Ten years of music, six albums, tireless touring, and thousands of devoted fans–all celebrated in one beautiful, sublime evening. I could probably write a novella in this post, but I’ll not to be too verbose (no promises). Saturday night, December 1, 2012, was Kevin Devine’s 10th anniversary show, offically titled Write Your Story Now: Celebrating 10 Years of Kevin Devine and the Goddamn Band(s). A celebration of the tenth birthday of his first solo album and the advent of his solo career, Kevin Devine performed three of his six full-length albums: his first album, 2002’s Circle Gets the Square; his most recent album, 2011’s Between the Concrete and the Clouds; and his 2005 release, the recently reissued, Split the Country, Split the Street. Over 1,000 tickets were sold to the event which was held at Webster Hall in New York City
The show was announced a few months before, and I immediately knew I had to go. This wasn’t any show. This was a once in a lifetime event. It wasn’t something that was going to happen again. My friend bought us tickets as a birthday gift to me, the show falling pretty close to my 23rd birthday. We took a car, and a ferry, a cab, and walked a whole lot. We shelled out money we didn’t have, but it was worth every penny and then some.
The show was hosted by two NYC comedians, Jay Miller and Casey Jost. The two worked together as a team filling the downtime between sets with hilarious, albeit ridiculous, sketches. By the time Kevin took the stage for his first set, the 10th anniversary t-shirts printed exclusively had completely sold out. A word about the merch–Kevin was kind enough to donate 20% of all proceeds from merchandise sold to Occupy Sandy, a Hurricane Sandy relief effort.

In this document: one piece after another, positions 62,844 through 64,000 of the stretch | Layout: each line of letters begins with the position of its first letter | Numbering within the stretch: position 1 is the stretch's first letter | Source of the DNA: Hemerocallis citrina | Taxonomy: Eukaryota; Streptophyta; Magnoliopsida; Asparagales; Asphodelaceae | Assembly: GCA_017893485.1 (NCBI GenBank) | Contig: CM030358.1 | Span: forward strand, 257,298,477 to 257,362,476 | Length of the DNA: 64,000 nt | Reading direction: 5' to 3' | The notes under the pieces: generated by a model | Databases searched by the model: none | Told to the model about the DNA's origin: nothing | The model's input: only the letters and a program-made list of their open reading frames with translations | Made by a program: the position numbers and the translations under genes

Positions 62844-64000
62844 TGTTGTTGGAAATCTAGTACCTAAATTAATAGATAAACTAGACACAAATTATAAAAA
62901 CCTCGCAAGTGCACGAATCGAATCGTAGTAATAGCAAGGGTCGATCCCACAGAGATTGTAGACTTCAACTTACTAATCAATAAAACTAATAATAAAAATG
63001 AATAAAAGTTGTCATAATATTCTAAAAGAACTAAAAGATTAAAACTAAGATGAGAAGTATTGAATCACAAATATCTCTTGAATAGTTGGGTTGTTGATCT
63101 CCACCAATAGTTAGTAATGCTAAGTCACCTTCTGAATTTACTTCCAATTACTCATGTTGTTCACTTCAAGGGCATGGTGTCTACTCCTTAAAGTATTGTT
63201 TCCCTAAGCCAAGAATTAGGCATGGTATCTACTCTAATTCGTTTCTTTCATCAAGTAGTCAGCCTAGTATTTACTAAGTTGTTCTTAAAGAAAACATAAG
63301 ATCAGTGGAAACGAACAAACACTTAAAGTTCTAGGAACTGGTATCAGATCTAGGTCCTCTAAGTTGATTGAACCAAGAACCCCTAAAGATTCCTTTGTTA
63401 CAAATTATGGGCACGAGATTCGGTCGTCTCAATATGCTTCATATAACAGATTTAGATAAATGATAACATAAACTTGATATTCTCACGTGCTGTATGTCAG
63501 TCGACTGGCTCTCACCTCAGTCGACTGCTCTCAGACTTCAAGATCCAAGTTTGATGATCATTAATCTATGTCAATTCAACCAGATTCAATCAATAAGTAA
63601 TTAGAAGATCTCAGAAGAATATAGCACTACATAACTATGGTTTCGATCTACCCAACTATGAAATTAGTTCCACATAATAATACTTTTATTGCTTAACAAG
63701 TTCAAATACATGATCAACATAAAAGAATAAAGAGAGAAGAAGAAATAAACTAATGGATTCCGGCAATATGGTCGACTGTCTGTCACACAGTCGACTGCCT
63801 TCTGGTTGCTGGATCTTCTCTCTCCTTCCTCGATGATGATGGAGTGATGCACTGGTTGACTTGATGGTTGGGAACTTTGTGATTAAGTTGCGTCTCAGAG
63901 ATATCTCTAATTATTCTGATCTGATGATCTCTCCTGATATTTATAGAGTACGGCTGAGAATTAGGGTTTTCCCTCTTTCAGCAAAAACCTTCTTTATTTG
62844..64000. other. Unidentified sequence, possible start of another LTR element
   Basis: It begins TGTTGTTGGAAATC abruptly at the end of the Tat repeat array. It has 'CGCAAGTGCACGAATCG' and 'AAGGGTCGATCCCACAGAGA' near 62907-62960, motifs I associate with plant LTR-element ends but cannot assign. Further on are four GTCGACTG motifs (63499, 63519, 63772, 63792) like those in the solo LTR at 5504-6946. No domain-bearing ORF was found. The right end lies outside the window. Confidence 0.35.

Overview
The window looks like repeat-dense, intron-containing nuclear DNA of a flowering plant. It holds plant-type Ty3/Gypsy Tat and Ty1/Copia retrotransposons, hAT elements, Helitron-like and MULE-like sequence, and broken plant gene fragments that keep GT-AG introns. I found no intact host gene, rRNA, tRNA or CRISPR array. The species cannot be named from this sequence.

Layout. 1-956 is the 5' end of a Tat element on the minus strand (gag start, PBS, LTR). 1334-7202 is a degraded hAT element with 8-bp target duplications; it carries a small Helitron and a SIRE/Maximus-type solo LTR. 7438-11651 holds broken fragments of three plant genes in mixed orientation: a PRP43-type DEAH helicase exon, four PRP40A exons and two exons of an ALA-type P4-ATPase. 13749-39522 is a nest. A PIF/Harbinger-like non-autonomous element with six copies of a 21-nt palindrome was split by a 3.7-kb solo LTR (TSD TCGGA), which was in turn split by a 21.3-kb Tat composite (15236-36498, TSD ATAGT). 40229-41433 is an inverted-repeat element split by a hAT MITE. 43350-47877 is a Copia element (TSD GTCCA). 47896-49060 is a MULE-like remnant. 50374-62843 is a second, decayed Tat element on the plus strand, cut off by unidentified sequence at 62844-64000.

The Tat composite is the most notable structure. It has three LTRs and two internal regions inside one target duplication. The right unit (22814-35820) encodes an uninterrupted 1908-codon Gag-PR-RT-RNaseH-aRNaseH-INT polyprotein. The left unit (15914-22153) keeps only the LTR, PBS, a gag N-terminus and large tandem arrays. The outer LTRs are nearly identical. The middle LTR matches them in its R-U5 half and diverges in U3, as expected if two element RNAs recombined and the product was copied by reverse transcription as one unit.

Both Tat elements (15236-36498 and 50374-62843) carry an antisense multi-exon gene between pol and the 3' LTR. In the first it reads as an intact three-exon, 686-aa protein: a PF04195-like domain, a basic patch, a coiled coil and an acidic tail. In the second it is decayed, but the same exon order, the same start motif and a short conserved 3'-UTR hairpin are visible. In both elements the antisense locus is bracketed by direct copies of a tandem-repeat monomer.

Kevin walked across the stage, dressed in a suit and tie, armed only with an acoustic guitar, to applause and cheers from the audience. Rapt, we listened as he ran through the songs from Circle Gets the Square, songs that he wrote well over ten years ago. He broke up the sullen acoustic songs with some self-deprecating humor and half-serious apologies about some of the songs on the record. He threw in a brand new song called “From Here,” inspired by returning to Staten Island after the devastation of Hurricane Sandy. Here’s a video I took of the song, and a bit of the explanation beforehand:
The Circle Takes the Square set went by very quickly. The album is by no means Kevin Devine’s stronger work, but some of the songs still hold their own. I found myself singing along to many of the songs (I didn’t even know that I knew the words until that night). Moving right along, the comedians took over for a while before Kevin returned with the Goddamn Band.
The next set was Kevin’s most recent album Between the Concrete and the Clouds. The rich full band sound on every track provided a refreshing contrast to the spartan acoustic set that came before it. I saw Kevin Devine a little over a year ago when he toured with a condensed version of the band to support this record, and I could definitely hear a difference. The full instrumentation made the songs come to life in a way I hadn’t heard before. The members of the GDB were the same as those who played on the recording of the album. Again, the set flew by. It was wonderful to hear one of my favorite tracks, “Awake in the Dirt,” live for the first time. The band knocked the title track out of the park, and slowed it down a bit with the caustic and strangely beautiful “11-17,” one of the most haunting songs from the album. The set closed with the powerful “I Used to Be Someone,” which was opened by a bit of Eminem inspired freestylin’. Check out the video here:
It was immediately clear that the final set, Split the Country, Split the Street was what many of the fans came to see. Maybe it was just the fact that the album opens with “Cotton Crush”–a fan favorite and live show staple, but there was a surge of energy as Kevin and the Goddamn Band (now with the members at the time of Split the Country’s release) took the stage. To the shock of the audience, an additional musician, Jesse Lacey from Brand New, appeared on stage. I had joked with friends that this would happen, since Lacey provided backing vocals for the recording of “Cotton Crush,” but I never got my hopes up. I immediately recognized him and turned to my friend, grinning, but not everyone around us knew what was going on. For the most part, Jesse Lacey stayed out of the spotlight, and left immediately after the song. Check it out: